National Institute of Diabetes and Digestive and Kidney Diseases (NIDDK)
Center Core Grants (P30)
Project #
Application #
Study Section
Special Emphasis Panel (ZDK1)
Project Start
Project End
Budget Start
Budget End
Support Year
Fiscal Year
Total Cost
Indirect Cost
Boston Medical Center
United States
Zip Code
Tobias, D K; Zhang, C; Chavarro, J et al. (2016) Healthful dietary patterns and long-term weight change among women with a history of gestational diabetes mellitus. Int J Obes (Lond) 40:1748-1753
Huang, Ru-Yi; Huang, Chuan-Chin; Hu, Frank B et al. (2016) Vegetarian Diets and Weight Reduction: a Meta-Analysis of Randomized Controlled Trials. J Gen Intern Med 31:109-16
Zheng, Yan; Ceglarek, Uta; Huang, Tao et al. (2016) Plasma Taurine, Diabetes Genetic Predisposition, and Changes of Insulin Sensitivity in Response to Weight-Loss Diets. J Clin Endocrinol Metab 101:3820-3826
Bao, Wei; Li, Shanshan; Chavarro, Jorge E et al. (2016) Low Carbohydrate-Diet Scores and Long-term Risk of Type 2 Diabetes Among Women With a History of Gestational Diabetes Mellitus: A Prospective Cohort Study. Diabetes Care 39:43-9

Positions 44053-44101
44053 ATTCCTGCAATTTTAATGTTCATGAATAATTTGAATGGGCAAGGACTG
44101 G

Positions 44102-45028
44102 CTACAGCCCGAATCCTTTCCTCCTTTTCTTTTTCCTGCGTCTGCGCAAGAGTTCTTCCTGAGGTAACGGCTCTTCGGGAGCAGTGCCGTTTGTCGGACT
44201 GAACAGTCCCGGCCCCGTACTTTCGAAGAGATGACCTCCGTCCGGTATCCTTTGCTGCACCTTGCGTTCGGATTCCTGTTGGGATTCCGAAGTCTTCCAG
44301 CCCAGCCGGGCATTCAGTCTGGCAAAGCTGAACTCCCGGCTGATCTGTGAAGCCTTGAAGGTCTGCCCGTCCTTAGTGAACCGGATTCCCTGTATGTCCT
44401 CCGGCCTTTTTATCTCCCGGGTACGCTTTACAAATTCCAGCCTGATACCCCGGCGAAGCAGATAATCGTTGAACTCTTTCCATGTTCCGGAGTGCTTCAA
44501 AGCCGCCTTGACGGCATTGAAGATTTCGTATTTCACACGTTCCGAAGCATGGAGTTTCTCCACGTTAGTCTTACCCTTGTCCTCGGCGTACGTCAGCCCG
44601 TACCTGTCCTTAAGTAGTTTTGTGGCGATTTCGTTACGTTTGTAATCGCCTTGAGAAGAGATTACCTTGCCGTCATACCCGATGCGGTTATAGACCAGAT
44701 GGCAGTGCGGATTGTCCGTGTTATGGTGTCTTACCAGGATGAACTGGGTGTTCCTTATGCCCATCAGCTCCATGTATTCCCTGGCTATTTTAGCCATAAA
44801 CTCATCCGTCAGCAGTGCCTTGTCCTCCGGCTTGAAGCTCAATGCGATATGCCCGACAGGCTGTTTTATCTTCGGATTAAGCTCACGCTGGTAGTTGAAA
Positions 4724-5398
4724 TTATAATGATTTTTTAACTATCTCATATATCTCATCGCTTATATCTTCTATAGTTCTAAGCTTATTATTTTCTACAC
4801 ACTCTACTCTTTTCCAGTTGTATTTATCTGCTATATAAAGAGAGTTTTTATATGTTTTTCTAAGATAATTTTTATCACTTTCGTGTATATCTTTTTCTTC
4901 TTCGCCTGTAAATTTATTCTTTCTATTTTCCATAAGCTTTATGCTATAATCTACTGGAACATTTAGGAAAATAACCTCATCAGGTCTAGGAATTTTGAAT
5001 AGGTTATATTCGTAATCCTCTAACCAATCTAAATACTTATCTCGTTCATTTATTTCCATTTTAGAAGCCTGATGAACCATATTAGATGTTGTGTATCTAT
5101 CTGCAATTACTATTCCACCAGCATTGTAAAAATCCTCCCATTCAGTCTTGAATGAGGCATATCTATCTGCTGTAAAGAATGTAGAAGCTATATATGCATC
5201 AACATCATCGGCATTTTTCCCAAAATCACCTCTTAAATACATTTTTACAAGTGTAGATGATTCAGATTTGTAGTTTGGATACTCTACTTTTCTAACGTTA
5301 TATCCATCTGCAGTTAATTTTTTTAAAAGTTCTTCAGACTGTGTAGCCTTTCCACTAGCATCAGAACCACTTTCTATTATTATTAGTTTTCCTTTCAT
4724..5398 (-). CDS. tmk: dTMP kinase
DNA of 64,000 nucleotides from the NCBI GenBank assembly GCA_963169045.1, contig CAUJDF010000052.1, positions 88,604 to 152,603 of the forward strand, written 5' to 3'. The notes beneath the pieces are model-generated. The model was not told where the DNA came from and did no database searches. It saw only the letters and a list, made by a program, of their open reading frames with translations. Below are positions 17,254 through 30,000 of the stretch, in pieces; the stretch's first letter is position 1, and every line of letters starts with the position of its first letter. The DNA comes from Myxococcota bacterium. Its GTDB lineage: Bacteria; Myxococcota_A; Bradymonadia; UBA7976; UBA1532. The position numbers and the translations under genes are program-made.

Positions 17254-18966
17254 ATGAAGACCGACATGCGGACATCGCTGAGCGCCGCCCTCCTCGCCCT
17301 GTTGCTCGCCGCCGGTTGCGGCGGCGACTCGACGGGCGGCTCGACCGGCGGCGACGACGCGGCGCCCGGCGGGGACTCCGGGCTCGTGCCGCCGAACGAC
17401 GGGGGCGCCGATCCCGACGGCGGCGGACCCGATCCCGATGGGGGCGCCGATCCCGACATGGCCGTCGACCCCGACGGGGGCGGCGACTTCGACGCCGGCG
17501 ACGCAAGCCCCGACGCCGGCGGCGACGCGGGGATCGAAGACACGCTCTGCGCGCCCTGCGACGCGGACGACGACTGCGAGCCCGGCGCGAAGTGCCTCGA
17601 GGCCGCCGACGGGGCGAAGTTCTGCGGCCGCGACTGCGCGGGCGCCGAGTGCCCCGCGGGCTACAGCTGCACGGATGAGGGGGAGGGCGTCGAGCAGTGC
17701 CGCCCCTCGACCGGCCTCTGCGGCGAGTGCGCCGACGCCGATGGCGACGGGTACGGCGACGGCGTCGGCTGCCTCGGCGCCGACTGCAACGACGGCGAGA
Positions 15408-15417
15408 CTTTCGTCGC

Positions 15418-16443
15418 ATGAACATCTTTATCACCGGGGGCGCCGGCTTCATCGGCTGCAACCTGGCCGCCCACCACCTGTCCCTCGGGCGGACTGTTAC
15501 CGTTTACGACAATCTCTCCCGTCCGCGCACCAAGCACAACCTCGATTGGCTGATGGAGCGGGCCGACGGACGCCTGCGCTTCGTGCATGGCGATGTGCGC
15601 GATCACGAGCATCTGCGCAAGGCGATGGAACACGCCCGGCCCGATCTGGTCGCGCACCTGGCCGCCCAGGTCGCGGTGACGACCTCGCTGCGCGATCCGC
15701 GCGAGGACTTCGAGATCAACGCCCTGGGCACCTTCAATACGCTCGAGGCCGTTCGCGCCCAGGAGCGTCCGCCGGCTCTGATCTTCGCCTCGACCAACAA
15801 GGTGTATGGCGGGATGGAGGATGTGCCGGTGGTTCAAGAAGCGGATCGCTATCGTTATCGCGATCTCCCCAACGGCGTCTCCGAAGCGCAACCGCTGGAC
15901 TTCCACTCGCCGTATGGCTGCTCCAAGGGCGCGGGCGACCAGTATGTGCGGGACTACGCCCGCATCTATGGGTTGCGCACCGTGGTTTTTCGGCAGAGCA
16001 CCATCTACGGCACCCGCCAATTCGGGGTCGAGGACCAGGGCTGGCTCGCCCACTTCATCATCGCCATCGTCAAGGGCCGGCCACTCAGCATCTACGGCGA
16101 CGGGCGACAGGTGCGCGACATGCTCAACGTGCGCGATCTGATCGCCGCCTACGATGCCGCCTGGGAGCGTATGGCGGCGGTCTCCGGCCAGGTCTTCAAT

Vetrivelan, Ramalingam; Kong, Dong; Ferrari, Loris L et al. (2016) Melanin-concentrating hormone neurons specifically promote rapid eye movement sleep in mice. Neuroscience 336:102-113
Shams-White, Marissa; Kelly, Michael J; Gilhooly, Cheryl et al. (2016) Food craving and obesity in survivors of pediatric ALL and lymphoma. Appetite 96:1-6
Song, Mingyang; Willett, Walter C; Hu, Frank B et al. (2016) Trajectory of body shape across the lifespan and cancer risk. Int J Cancer 138:2383-95
Chavarro, Jorge E; Mínguez-Alarcón, Lidia; Chiu, Yu-Han et al. (2016) Soy Intake Modifies the Relation Between Urinary Bisphenol A Concentrations and Pregnancy Outcomes Among Women Undergoing Assisted Reproduction. J Clin Endocrinol Metab 101:1082-90
Gaskins, Audrey J; Chiu, Yu-Han; Williams, Paige L et al. (2016) Maternal whole grain intake and outcomes of in vitro fertilization. Fertil Steril 105:1503-1510.e4
Malik, Vasanti S; Li, Yanping; Tobias, Deirdre K et al. (2016) Dietary Protein Intake and Risk of Type 2 Diabetes in US Men and Women. Am J Epidemiol 183:715-28

Showing the most recent 10 out of 762 publications